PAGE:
Create a client service experience that is nothing short of amazing. In a business where everyone has access to the same information, products and solutions, how you do what you do is one of the few truly unique things that will set you apart and tie your clients to you. As you build your client service model, or review it, focus on providing consistent “quality” touches from you and your team, by developing workflows that are replicable.
Ultimately, this will help you build your brand with your clients which is critical to ensure they will take your final recommendation when you are ready to retire and hand your book of business over to someone new. It is important to also involve your team as much as possible, since they will be here long after you have retired, creating continuity for the clients.
This component has the greatest impact on the value of your book of business, and should be reviewed and measured each year.
Adding more revenue and more assets will always help increase the value of what you are building, but the focus should be on adding the right type of revenue and assets. From a buyer’s perspective, the most valuable business you can pass on or sell is one that produces predictable and consistent revenue. For that reason, focus on building a book of business that generates revenue from recurring sources, such as fees, annual financial planning, trails, and/or 12b-1s.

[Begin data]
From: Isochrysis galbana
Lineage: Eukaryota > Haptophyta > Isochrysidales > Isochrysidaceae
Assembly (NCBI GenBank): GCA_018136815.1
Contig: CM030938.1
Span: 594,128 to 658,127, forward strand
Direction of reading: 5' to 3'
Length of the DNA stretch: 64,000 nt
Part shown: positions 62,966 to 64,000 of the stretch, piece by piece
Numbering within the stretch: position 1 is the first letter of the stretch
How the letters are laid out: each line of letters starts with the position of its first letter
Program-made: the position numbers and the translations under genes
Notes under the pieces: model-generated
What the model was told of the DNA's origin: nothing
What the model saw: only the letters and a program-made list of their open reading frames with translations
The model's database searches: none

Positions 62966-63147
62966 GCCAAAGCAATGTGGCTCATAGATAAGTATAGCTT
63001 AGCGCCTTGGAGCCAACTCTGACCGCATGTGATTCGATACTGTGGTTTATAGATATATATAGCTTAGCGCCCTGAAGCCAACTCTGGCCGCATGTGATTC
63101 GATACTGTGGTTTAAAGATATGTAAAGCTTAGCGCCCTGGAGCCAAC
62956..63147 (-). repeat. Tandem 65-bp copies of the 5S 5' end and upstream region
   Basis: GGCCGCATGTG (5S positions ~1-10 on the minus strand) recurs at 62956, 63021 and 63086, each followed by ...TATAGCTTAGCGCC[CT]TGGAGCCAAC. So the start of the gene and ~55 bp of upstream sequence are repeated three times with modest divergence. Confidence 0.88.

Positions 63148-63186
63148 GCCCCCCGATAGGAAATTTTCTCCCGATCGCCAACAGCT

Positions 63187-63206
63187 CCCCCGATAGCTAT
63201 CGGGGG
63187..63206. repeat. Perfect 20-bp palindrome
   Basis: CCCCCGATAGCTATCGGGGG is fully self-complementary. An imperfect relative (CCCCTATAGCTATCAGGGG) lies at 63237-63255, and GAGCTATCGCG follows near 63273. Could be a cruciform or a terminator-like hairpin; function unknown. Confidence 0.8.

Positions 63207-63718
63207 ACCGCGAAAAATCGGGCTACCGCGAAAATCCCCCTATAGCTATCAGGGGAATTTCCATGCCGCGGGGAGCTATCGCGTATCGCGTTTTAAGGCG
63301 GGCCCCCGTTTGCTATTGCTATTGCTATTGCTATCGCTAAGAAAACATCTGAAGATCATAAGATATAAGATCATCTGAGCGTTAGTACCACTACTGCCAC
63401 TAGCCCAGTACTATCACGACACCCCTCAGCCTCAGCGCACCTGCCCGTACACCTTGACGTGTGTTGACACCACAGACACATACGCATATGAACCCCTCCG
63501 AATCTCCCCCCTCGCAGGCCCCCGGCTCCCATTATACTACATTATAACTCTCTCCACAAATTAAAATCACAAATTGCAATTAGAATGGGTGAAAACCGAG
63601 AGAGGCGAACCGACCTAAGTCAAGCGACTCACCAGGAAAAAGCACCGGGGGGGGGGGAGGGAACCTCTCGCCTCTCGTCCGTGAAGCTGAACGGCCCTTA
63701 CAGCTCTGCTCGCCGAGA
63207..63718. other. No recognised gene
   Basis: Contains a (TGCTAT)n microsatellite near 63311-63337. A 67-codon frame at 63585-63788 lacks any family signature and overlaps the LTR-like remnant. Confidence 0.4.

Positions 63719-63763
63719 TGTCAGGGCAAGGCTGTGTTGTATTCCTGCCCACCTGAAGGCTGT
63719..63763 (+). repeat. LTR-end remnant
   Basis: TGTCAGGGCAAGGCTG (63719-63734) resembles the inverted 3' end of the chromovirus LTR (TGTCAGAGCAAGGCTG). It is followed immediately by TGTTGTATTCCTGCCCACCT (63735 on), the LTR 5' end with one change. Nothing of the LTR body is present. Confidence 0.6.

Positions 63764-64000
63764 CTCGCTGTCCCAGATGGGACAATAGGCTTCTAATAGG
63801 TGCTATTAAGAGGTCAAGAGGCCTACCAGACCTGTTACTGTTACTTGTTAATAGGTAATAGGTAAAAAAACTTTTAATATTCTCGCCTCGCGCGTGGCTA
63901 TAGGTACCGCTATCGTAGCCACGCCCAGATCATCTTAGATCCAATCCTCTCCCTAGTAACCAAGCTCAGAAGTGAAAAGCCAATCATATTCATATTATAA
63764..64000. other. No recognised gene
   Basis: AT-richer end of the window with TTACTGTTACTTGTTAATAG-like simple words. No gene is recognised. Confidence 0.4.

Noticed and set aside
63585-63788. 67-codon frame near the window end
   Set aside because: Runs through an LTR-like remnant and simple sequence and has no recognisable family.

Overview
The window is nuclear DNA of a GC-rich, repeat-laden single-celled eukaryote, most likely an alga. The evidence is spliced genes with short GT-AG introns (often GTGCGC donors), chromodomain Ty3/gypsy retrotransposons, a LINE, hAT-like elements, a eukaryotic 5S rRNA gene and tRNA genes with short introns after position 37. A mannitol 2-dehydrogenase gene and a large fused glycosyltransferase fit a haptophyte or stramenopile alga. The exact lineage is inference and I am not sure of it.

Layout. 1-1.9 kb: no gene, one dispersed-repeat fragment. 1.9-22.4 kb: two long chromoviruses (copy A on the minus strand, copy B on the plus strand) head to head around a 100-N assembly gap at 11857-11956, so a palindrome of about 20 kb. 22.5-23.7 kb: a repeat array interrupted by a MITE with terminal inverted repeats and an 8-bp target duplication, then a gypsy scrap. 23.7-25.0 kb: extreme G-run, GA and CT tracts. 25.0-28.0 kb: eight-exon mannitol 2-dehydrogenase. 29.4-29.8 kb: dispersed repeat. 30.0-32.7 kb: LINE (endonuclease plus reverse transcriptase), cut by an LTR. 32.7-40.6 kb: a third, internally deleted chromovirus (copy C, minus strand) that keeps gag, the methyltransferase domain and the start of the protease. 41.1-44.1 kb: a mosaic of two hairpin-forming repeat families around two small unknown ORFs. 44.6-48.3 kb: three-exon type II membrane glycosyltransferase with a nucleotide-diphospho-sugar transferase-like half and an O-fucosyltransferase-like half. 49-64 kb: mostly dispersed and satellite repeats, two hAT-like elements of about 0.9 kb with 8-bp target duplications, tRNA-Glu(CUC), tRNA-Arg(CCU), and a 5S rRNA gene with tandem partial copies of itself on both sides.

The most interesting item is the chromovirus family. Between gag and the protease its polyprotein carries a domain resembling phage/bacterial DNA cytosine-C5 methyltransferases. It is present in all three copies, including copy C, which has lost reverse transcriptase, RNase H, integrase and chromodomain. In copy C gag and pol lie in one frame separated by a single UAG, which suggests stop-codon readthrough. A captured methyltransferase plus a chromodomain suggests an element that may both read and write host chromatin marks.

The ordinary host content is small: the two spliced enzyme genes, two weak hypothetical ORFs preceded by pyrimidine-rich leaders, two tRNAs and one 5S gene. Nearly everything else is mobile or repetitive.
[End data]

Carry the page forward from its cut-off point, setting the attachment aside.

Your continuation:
These are a few examples of revenue sources that will garner the most interest from a successor and therefore the most value because they are predictable. To the extent possible, spend time to convert old commission business to these recurring sources of revenue, as well as converting A-share mutual fund business that you might only be earning 25bps on to fees where you are earning 100bps.
We know that past performance is no guarantor of future performance, but it is a useful proxy/tool for projecting your book’s ability to produce revenue in the future. A buyer will pay more for a practice that is growing each year than one that is getting smaller. One of the biggest mistakes advisors make is waiting too long to transition their book of business because they love what they do. By the time many decide to retire (voluntarily or involuntarily), they have been coasting for a few years, causing their growth to stall or even decline – making it a suboptimal time to transition the book. When you are measuring your growth rate each year, focus on measuring these three categories: